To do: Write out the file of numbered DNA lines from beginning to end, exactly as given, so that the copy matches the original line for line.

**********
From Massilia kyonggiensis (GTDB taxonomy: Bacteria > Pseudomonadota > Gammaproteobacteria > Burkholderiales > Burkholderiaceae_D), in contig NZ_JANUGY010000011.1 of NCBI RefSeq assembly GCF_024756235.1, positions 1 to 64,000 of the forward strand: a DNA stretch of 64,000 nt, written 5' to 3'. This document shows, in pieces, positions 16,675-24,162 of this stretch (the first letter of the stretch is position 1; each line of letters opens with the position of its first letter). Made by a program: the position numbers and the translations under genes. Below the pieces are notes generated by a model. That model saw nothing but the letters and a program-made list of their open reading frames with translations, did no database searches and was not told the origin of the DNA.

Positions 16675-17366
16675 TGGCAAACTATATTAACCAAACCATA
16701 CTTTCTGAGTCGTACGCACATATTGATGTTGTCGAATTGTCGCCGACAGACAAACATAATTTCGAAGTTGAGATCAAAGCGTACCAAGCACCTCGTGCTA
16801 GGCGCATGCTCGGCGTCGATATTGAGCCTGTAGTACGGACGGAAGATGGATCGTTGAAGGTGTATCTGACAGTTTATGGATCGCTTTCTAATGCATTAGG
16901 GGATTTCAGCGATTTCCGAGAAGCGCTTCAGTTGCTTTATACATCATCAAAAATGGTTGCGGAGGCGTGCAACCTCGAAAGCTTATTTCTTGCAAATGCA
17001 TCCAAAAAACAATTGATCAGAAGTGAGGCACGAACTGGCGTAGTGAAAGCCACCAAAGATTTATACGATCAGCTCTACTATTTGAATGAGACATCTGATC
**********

From Massilia kyonggiensis (GTDB taxonomy: Bacteria > Pseudomonadota > Gammaproteobacteria > Burkholderiales > Burkholderiaceae_D), in contig NZ_JANUGY010000011.1 of NCBI RefSeq assembly GCF_024756235.1, positions 1 to 64,000 of the forward strand: a DNA stretch of 64,000 nt, written 5' to 3'. This document shows, in pieces, positions 16,675-24,162 of this stretch (the first letter of the stretch is position 1; each line of letters opens with the position of its first letter). Made by a program: the position numbers and the translations under genes. Below the pieces are notes generated by a model. That model saw nothing but the letters and a program-made list of their open reading frames with translations, did no database searches and was not told the origin of the DNA.

Positions 16675-17366
16675 TGGCAAACTATATTAACCAAACCATA
16701 CTTTCTGAGTCGTACGCACATATTGATGTTGTCGAATTGTCGCCGACAGACAAACATAATTTCGAAGTTGAGATCAAAGCGTACCAAGCACCTCGTGCTA
16801 GGCGCATGCTCGGCGTCGATATTGAGCCTGTAGTACGGACGGAAGATGGATCGTTGAAGGTGTATCTGACAGTTTATGGATCGCTTTCTAATGCATTAGG
16901 GGATTTCAGCGATTTCCGAGAAGCGCTTCAGTTGCTTTATACATCATCAAAAATGGTTGCGGAGGCGTGCAACCTCGAAAGCTTATTTCTTGCAAATGCA
17001 TCCAAAAAACAATTGATCAGAAGTGAGGCACGAACTGGCGTAGTGAAAGCCACCAAAGATTTATACGATCAGCTCTACTATTTGAATGAGACATCTGATC